Both planar photovoltaic devices 10, such as depicted in FIG. 4, and photovoltaic devices 10 that are nonplanar, such as depicted in crosssection in FIG. 2, are encompassed in the present disclosure. In the photovoltaic device 10 of FIG. 2, a transparent casing 310 circumferentially covers underlying active layers. In some cases, the photovoltaic device 10 that is nonplanar is cylindrical or tubular as depicted in FIG. 2. As used herein, the term “cylindrical” means objects having a cylindrical or approximately cylindrical shape. In fact, cylindrical objects can have irregular shapes so long as the object, taken as a whole, is roughly cylindrical. Such cylindrical shapes can be solid (e.g., a rod) or hollowed (e.g., a tube). As used herein, the term “tubular” means objects having a tubular or approximately tubular shape. In fact, tubular objects can have irregular shapes so long as the object, taken as a whole, is roughly tubular.

FIG. 2 illustrates the cross-sectional view of an exemplary embodiment of a photovoltaic device 10 that is nonplanar. The photovoltaic device 10 has a substrate 102. In the nonplanar embodiments exemplified by FIG. 2, the substrate 102 has a hollow core that defines a container 25. The container 25 is illustrated, for example, in FIGS. 3C, 3D, 4A, and 4B. In some embodiments, a flexible diaphragm 50 seals off one end of the hollow core of substrate 102 while the other end of the hollow core is capped. In such embodiments, the container 25 is defined by the hollow core of the substrate 102, the flexible diaphragm 50 at one end of the hollow core, and the cap at the other end of the hollow core. In some embodiments, a flexible diaphragm 50 is used on each end of the hollow core of the substrate 102 to seal the interior core. In such embodiments, the container 25 is defined by the hollow core of the substrate 102, the first flexible diaphragm 50 at one end of the hollow core, and the second flexible diaphragm 50 at other end of the hollow core. In some embodiments, the container 25 has little or no air pressure. In some embodiments, the container 25 is under a complete vacuum. In some embodiments, the container 25 is under less than 20 Torr, less than 40 Torr, less than 100 Torr, or less than 500 Torr of pressure. In some embodiments, the container is filled with an inert gas such as helium, neon, or argon.

The photovoltaic device 10 that is nonplanar can be characterized by a cross-section bounded by any one of a number of shapes other than the circular shape depicted in FIG. 2. The bounding shape can be any one of circular, ovoid, or any shape characterized by one or more smooth curved surfaces, or any splice of smooth curved surfaces. The bounding shape can also be linear in nature, including triangular, rectangular, pentangular, hexagonal, or having any number of linear segmented surfaces. Or, the cross-section can be bounded by any combination of linear surfaces, arcuate surfaces, or curved surfaces. As described herein, for ease of discussion only, an omnifacial circular cross-section is illustrated to represent nonplanar embodiments of the photovoltaic device 10. However, it should be noted that any cross-sectional geometry may be used in a photovoltaic device 10 that is nonplanar in practice.

Referring to FIG. 2, a layer of conducting material 104, often referred to as the back electrode, is overlayed on all or a portion of the substrate 102. A semiconductor junction is overlayed on all or a portion of the conducting material 104. Although other designs are possible, a typical semiconductor junction comprises an absorber layer 106 and a window layer 108. Optionally, there is an intrinsic layer (i-layer) (not shown) overlayed on all or a portion of the semiconductor junction. A layer of transparent conducting material 110 overlays all or a portion of the semiconductor junction and/or i-layer. The conducting material 104, the semiconductor junction 106/108, and the transparent conducting material 110, with or without the intrinsic layer, collectively form a solar cell 12 that is disposed on the substrate 102. A filler layer 330 comprising a sealant overlays the solar cell 12 and seals the solar cell 12 within the inner volume defined by the substrate 102 and the transparent casing 310.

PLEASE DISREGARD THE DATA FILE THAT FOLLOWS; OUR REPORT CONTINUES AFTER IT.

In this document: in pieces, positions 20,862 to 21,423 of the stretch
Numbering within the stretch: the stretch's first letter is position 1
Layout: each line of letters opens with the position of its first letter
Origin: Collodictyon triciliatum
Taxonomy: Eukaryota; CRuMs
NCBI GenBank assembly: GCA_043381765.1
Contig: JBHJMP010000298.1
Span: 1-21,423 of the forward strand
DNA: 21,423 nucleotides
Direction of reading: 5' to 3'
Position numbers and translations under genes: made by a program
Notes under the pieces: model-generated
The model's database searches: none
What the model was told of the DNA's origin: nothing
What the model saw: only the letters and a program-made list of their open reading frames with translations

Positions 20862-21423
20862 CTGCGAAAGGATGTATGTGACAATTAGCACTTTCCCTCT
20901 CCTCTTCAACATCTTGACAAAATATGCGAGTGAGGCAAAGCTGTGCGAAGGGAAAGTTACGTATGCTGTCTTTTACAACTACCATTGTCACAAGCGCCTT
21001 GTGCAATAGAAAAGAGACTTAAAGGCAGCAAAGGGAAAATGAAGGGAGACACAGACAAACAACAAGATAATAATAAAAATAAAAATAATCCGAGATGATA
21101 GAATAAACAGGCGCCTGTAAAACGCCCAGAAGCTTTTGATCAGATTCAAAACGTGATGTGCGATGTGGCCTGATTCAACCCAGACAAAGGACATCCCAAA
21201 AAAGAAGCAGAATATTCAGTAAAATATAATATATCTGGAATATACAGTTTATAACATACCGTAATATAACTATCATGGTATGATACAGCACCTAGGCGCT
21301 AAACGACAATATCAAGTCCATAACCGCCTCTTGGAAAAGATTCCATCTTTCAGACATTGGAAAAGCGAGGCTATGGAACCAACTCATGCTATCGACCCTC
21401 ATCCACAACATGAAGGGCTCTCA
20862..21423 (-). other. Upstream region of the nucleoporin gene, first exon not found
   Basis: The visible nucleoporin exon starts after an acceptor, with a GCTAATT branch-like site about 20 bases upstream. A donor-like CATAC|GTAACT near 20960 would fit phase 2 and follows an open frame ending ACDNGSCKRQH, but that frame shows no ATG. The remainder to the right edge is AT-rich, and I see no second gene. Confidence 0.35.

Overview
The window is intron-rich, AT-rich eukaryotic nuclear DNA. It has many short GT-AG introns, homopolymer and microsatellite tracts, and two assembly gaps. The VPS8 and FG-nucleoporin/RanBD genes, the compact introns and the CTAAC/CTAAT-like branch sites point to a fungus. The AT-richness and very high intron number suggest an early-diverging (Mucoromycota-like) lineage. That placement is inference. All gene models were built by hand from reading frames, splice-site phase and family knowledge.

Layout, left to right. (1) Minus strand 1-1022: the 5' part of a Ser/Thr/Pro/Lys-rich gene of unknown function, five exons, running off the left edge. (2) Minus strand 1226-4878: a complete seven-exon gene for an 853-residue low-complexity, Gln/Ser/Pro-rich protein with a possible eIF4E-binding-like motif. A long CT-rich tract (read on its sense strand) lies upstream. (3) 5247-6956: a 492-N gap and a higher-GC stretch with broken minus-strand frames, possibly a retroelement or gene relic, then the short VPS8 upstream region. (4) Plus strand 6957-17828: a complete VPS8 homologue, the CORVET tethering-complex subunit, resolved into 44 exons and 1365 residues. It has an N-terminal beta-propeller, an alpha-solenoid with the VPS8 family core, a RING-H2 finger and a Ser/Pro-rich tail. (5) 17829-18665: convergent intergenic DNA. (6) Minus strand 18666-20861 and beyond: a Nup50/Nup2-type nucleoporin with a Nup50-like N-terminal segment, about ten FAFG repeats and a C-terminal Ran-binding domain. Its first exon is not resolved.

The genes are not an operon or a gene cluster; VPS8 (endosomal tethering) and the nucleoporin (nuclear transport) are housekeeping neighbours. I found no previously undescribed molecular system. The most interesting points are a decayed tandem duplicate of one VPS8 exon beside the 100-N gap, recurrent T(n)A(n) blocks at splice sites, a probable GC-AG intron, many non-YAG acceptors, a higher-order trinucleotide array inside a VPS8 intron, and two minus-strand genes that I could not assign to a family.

Advantageously, the current solar cell devices 10 employ a gel, resin, non-solid, or otherwise highly viscous matter for the filler composition of the filler layer 330. The material is added to the assembly as a liquid, and allowed to cure to the gel or other viscous non-solid state. However, in this approach, the formed material has a much higher thermal coefficient of expansion than conventional materials such as ethylene-vinyl acetate. Thus, during a typical thermal cycle, one can expect substantial volume changes in the filler layer 330 relative to the use of conventional material for the filler composition of the filler layer 330 such as ethylene-vinyl acetate (EVA). For instance, EVA has a volumetric thermal coefficient of expansion of between 160 and 200×10−6/° C. whereas soda lime glass has a volumetric thermal coefficient of expansion of 8.6×10−6/° C. By contrast, the gels, resins, non-solids, or otherwise highly viscous matter used for the filler composition of the filler layer 330 in the present disclosure have a volumetric thermal coefficient of expansion that is greater than 200×10−6/° C. For example, one material that is used for the filler composition of the filler layer 330 in the present disclosure, polydimethylsiloxane (PDMS), has a volumetric temperature coefficient of about 960×10−6/° C. Thus, in some embodiments, the filler layer 330 in the present disclosure has a volumetric thermal coefficient of expansion of greater than 250×10−6/° C., greater than 300×10−6/° C., greater than 400×10−6/° C., greater than 500×10−6/° C., greater than 1000×10−6/° C., greater than 2000×10−6/° C., greater than 5000×10−6/° C., or between 250×10−6/° C. and 10000×10−6/° C. In one particular embodiment, Dow Corning 200 fluid, which is composed of linear polydimethylsiloxane polymers and has a volumetric coefficient of expansion of 960×10−6/° C., is used for the filler layer 300.